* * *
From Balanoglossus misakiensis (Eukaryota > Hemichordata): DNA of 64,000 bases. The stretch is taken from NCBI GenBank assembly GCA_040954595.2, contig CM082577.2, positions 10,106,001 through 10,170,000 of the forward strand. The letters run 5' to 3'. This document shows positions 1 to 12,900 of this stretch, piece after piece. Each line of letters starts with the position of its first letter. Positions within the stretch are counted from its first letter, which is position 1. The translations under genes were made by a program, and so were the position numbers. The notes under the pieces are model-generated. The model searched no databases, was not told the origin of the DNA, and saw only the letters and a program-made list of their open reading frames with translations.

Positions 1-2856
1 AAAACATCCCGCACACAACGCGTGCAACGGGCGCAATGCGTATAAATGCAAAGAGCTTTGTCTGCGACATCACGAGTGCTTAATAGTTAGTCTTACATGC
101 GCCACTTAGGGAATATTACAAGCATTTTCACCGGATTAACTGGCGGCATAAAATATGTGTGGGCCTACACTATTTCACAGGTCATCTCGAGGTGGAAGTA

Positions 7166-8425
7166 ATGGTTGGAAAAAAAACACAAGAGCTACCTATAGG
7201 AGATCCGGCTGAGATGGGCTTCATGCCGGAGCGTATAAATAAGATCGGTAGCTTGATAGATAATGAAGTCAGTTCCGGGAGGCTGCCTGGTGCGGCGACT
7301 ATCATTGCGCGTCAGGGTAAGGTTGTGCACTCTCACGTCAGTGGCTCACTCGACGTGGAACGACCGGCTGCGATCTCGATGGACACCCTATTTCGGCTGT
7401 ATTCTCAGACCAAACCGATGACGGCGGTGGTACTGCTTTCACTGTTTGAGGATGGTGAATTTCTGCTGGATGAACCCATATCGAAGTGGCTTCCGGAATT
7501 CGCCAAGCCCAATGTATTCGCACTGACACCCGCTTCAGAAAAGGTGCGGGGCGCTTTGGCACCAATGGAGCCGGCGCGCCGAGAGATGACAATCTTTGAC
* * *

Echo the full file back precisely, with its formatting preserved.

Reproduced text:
From Balanoglossus misakiensis (Eukaryota > Hemichordata): DNA of 64,000 bases. The stretch is taken from NCBI GenBank assembly GCA_040954595.2, contig CM082577.2, positions 10,106,001 through 10,170,000 of the forward strand. The letters run 5' to 3'. This document shows positions 1 to 12,900 of this stretch, piece after piece. Each line of letters starts with the position of its first letter. Positions within the stretch are counted from its first letter, which is position 1. The translations under genes were made by a program, and so were the position numbers. The notes under the pieces are model-generated. The model searched no databases, was not told the origin of the DNA, and saw only the letters and a program-made list of their open reading frames with translations.

Positions 1-2856
1 AAAACATCCCGCACACAACGCGTGCAACGGGCGCAATGCGTATAAATGCAAAGAGCTTTGTCTGCGACATCACGAGTGCTTAATAGTTAGTCTTACATGC
101 GCCACTTAGGGAATATTACAAGCATTTTCACCGGATTAACTGGCGGCATAAAATATGTGTGGGCCTACACTATTTCACAGGTCATCTCGAGGTGGAAGTA

Positions 7166-8425
7166 ATGGTTGGAAAAAAAACACAAGAGCTACCTATAGG
7201 AGATCCGGCTGAGATGGGCTTCATGCCGGAGCGTATAAATAAGATCGGTAGCTTGATAGATAATGAAGTCAGTTCCGGGAGGCTGCCTGGTGCGGCGACT
7301 ATCATTGCGCGTCAGGGTAAGGTTGTGCACTCTCACGTCAGTGGCTCACTCGACGTGGAACGACCGGCTGCGATCTCGATGGACACCCTATTTCGGCTGT
7401 ATTCTCAGACCAAACCGATGACGGCGGTGGTACTGCTTTCACTGTTTGAGGATGGTGAATTTCTGCTGGATGAACCCATATCGAAGTGGCTTCCGGAATT
7501 CGCCAAGCCCAATGTATTCGCACTGACACCCGCTTCAGAAAAGGTGCGGGGCGCTTTGGCACCAATGGAGCCGGCGCGCCGAGAGATGACAATCTTTGAC